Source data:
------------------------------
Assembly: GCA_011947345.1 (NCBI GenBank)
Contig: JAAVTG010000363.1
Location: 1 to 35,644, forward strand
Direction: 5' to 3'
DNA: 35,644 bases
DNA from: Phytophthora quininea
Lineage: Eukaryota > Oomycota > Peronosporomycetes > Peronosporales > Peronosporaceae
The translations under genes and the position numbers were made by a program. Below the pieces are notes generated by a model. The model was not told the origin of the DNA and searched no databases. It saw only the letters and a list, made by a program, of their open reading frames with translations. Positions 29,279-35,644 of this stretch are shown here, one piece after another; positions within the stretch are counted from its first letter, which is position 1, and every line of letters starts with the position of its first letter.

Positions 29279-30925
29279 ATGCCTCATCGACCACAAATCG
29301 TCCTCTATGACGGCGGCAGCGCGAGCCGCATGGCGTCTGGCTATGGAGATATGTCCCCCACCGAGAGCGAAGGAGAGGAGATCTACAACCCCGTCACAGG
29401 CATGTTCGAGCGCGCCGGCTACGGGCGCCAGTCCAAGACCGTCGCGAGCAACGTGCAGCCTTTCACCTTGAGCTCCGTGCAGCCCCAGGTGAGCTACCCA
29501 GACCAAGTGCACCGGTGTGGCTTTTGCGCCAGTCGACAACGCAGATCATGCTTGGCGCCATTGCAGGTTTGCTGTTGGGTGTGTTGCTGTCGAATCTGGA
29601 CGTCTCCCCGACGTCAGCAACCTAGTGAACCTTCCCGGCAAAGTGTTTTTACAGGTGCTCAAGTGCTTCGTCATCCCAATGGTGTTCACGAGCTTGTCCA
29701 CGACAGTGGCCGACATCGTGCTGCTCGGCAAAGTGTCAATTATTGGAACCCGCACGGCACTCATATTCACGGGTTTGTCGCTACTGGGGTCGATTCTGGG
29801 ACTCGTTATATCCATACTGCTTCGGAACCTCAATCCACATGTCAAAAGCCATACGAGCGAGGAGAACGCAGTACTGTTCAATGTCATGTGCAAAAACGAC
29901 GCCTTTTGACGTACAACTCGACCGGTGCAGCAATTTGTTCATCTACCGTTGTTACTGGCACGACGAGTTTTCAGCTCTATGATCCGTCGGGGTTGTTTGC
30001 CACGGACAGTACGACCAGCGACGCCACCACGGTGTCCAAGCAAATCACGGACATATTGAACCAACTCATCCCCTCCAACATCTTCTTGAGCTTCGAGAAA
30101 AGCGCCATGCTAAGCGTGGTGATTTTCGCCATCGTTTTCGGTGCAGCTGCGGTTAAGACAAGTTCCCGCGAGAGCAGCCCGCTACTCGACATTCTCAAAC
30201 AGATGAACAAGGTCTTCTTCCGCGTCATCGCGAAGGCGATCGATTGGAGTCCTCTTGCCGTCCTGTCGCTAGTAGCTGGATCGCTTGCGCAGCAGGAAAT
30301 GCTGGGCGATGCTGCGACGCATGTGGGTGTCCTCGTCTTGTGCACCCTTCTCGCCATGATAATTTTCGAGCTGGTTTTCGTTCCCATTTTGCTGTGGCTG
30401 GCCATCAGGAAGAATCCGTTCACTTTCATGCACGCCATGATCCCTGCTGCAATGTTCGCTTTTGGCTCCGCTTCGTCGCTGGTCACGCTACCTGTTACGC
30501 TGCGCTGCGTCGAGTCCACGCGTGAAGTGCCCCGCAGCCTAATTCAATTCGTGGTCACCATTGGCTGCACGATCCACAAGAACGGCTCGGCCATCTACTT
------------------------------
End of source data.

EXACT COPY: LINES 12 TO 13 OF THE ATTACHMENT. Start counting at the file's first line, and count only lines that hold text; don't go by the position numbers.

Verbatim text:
29401 CATGTTCGAGCGCGCCGGCTACGGGCGCCAGTCCAAGACCGTCGCGAGCAACGTGCAGCCTTTCACCTTGAGCTCCGTGCAGCCCCAGGTGAGCTACCCA
29501 GACCAAGTGCACCGGTGTGGCTTTTGCGCCAGTCGACAACGCAGATCATGCTTGGCGCCATTGCAGGTTTGCTGTTGGGTGTGTTGCTGTCGAATCTGGA